How Much Will Consumers Pay for EVs?

0

Recently many EV observers have been disappointed by pricing for two plug-in electric vehicles. First, the Toyota Prius plug-in announced a price of $32,760 (including destination charge), which is about $3,000 higher than I had hoped to see. Last week, Ford announced the Focus EV price of $39,995 (including destination charge). Again, this price is a disappointment as I had hoped Ford, with its claimed plant flexibility, would be able to provide pricing that matched or bested the Nissan LEAF (a custom EV platform) at $37,250 (SL model). Suddenly, $40,000 for a Volt, CODA Automotive’s $45,000 Sedan and even $57,400 for the more luxurious Tesla Model S do not seem as uncompetitive.

I have said before that the PEV market needs lower prices. The Ford Focus EV, priced at $39,995, is $16,500 above the equivalent packaged gas-powered Focus (Titanium package). With all the power electronics and software (inverter, charger, BMS, etc.), the motor, a 23 kWh battery pack, and Li-ion battery prices of nearly $800/kWh, these costs are not at all surprising. Similarly, the Prius plug-in is priced about $5,400 more than a Prius Four, though these packages are not quite identical. Again, add the power electronics, the 4.4 kWh Li-ion pack, and telematics, and the Prius’ price is about what you’d expect. This increasingly indicates that Nissan may in fact be running a deficit on their LEAF program, despite their assertions to the contrary.

These high prices lead to questions about the viability of PEVs for mass adoption. While some are already speculating on the collapse of the PEV market, it is too early to claim the market as a failure. How will the market make it past the early adopter stage and grow more mainstream? Aside from old-school incentives, there are four main tactics that automakers can pursue:

1) In the very near term (approximately 2012-2013), high residual values and low lease rates in the PEV market will play an important role in attracting consumers;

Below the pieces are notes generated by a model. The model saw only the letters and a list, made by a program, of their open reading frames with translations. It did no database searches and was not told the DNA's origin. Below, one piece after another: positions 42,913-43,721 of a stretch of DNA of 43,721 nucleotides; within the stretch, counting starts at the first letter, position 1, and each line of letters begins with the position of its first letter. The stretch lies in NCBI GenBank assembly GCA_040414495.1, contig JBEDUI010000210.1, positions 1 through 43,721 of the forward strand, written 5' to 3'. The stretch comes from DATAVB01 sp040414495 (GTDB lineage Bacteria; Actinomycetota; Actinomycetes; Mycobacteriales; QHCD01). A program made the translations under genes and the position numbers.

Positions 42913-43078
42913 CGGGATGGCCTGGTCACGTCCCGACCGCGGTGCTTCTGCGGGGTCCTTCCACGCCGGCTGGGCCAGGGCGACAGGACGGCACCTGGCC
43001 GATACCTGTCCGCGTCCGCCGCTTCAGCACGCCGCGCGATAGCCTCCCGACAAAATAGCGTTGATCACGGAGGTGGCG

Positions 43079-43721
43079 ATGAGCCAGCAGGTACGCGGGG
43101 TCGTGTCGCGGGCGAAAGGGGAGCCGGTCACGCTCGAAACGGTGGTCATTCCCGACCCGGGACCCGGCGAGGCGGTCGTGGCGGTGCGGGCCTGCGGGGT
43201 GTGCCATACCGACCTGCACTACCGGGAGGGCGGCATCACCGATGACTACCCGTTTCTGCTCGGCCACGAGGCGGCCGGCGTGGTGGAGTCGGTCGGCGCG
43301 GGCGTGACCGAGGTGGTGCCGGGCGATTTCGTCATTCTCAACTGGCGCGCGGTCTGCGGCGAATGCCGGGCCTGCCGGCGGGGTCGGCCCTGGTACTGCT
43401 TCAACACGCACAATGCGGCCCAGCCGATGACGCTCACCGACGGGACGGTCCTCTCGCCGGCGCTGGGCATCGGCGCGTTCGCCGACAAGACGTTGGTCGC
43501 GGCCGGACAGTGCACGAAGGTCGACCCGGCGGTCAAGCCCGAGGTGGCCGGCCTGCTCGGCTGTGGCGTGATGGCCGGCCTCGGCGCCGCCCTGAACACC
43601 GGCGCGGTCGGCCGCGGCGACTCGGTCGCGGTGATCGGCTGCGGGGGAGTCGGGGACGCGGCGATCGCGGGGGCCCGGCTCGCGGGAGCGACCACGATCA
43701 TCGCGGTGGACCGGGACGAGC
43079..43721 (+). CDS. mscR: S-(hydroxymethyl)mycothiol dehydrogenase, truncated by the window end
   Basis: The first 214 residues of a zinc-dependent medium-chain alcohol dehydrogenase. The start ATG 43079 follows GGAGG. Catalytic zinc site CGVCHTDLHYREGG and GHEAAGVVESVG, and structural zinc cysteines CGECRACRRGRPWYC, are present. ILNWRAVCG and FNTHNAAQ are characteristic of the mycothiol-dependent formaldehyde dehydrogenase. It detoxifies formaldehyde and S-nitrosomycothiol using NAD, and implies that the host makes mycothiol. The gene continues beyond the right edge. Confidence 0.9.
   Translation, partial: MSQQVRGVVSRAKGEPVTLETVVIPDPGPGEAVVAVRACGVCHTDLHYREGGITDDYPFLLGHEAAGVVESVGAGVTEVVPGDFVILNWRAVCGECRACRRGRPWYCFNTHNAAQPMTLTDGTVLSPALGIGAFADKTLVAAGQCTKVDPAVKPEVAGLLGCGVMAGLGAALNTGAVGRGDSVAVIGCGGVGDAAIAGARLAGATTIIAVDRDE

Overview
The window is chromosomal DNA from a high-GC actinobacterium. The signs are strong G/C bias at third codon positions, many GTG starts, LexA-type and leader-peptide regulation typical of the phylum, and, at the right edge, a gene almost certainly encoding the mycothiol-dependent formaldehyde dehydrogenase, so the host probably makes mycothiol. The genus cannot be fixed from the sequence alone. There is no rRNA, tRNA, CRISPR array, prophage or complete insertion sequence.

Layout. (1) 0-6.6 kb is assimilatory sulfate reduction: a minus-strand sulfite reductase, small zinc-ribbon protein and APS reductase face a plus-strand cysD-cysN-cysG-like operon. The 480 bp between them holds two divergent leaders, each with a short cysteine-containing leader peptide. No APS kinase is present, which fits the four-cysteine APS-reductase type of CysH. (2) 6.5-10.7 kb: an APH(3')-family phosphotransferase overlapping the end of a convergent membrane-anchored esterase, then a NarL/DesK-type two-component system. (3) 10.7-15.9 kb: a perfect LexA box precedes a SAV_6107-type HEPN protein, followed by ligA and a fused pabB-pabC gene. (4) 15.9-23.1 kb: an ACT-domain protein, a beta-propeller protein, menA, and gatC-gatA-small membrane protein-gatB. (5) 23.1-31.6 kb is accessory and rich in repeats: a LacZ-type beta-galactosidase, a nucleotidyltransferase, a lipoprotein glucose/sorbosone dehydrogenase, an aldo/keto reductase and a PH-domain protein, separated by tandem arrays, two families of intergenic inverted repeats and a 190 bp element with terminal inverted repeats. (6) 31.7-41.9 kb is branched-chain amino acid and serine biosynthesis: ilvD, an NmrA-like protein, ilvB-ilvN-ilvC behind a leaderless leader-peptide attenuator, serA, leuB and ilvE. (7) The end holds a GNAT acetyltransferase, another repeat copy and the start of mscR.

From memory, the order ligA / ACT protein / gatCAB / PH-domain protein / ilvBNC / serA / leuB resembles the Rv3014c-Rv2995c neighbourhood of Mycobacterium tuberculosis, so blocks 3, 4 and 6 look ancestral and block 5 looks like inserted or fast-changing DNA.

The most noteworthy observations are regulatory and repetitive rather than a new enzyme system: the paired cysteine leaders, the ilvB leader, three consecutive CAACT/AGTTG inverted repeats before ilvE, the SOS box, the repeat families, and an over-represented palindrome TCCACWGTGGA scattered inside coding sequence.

2) In the near to mid-term (2012-2015), increasing connectivity and other unique features or technologies to PEVs will attract increasingly mainstream interest (Ford’s success with SYNC could be considered proof-of-concept for this);

3) In the mid-term (2014-2016), utilizing PEVs to capitalize on credits towards government regulations for more strict fuel economy and emissions rules (for California Air Resource Board’s ZEV mandate as well as CAFE rules);

4) In the longer-term (2015 and later), the cost of ownership of PEVs will have to become even more favorable with a combination of lower manufacturing costs, lower battery costs, stable electricity costs, and higher petroleum costs.

The disappointment in pricing for PEVs so far seems likely to be repeated as Honda, Hyundai, and VW get in the game in the next two years. While these sticker prices may be tough for some to swallow in the early years, the real test of market sustainability will be prices for 2015 and 2016 model year PEVs. If PEV prices aren’t starting to fall significantly as battery costs begin to flatten out in the mid-$500’s, the viability of PEVs as a mainstream vehicle will be more widely questioned.

Article by Dave Hurst, appearing courtesy the Matter Network.

Share.

About Author

Walter’s contributions to CleanTechies over the past 4 years have been instrumental in growing the publications social media channels via his ongoing editorial and data driven strategies. He is the founder and managing director of Sunflower Tax, a renewable energy tax and finance consultancy based in San Diego, California. Active in the San Diego clean technology community, participating in events sponsored by CleanTech San Diego, EcoTopics, and Cleantech Open San Diego, Walter has also been a presenter at numerous California Center for Sustainability (CCSE) programs. He currently serves as an adjunct professor at the University of San Diego School of Law where he teaches a course on energy taxation and policy.

Join the Conversation